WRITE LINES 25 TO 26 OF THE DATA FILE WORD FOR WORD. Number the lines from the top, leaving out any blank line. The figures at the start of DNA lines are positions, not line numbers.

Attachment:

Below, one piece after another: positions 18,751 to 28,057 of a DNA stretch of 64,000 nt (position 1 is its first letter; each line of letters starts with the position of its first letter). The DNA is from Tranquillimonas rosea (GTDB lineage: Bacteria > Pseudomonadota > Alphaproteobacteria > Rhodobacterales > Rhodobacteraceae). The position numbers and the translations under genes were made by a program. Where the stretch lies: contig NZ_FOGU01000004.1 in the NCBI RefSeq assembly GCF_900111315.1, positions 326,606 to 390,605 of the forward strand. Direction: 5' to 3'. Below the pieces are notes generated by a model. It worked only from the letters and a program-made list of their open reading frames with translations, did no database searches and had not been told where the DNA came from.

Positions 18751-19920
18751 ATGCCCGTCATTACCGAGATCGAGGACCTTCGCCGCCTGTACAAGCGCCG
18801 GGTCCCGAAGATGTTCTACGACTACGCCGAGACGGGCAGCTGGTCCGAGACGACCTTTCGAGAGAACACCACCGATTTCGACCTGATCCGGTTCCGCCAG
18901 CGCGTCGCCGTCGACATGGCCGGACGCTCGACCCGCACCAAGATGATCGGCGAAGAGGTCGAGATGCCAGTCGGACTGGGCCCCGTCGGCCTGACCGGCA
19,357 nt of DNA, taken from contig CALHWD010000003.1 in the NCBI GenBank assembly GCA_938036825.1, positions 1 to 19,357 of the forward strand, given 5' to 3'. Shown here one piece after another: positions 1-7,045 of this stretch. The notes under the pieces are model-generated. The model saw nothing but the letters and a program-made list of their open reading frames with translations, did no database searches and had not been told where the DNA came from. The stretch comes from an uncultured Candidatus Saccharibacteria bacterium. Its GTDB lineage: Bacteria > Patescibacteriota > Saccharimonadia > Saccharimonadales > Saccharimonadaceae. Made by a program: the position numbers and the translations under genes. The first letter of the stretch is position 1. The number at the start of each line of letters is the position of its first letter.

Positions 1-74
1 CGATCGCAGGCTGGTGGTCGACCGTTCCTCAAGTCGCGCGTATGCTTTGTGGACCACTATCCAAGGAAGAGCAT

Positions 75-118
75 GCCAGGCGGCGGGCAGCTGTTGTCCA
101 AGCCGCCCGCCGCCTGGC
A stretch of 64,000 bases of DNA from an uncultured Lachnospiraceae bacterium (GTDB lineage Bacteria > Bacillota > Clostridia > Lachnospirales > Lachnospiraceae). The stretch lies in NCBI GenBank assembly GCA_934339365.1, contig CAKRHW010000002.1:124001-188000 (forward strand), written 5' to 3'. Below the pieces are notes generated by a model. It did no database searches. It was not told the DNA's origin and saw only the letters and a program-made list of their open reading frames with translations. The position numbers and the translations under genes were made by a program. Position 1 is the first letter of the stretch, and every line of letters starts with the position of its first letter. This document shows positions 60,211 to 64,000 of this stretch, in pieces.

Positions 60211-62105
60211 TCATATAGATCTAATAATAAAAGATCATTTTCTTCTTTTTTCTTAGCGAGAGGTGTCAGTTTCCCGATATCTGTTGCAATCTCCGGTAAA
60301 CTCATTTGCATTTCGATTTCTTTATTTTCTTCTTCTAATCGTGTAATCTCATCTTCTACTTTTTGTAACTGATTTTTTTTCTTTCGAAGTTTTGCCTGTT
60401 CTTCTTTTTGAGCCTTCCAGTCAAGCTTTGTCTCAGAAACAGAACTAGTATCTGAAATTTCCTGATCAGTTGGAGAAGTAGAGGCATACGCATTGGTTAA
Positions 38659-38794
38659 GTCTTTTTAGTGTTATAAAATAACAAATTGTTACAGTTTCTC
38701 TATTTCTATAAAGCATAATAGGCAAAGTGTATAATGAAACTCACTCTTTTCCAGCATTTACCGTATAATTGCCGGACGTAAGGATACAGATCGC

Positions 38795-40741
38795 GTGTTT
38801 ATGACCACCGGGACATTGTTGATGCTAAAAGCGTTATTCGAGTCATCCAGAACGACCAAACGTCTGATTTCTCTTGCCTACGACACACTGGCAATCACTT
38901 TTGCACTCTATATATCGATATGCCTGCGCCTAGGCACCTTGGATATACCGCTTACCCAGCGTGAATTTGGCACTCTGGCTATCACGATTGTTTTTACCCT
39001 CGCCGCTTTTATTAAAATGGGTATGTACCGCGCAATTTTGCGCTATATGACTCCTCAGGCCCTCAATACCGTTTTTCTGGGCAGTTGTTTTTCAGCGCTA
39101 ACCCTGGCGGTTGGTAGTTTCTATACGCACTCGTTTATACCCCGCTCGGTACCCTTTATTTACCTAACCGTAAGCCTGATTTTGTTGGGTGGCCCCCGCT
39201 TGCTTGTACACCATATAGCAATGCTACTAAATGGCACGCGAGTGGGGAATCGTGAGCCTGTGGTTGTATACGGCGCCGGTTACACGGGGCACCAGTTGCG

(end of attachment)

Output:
39101 ACCCTGGCGGTTGGTAGTTTCTATACGCACTCGTTTATACCCCGCTCGGTACCCTTTATTTACCTAACCGTAAGCCTGATTTTGTTGGGTGGCCCCCGCT
39201 TGCTTGTACACCATATAGCAATGCTACTAAATGGCACGCGAGTGGGGAATCGTGAGCCTGTGGTTGTATACGGCGCCGGTTACACGGGGCACCAGTTGCG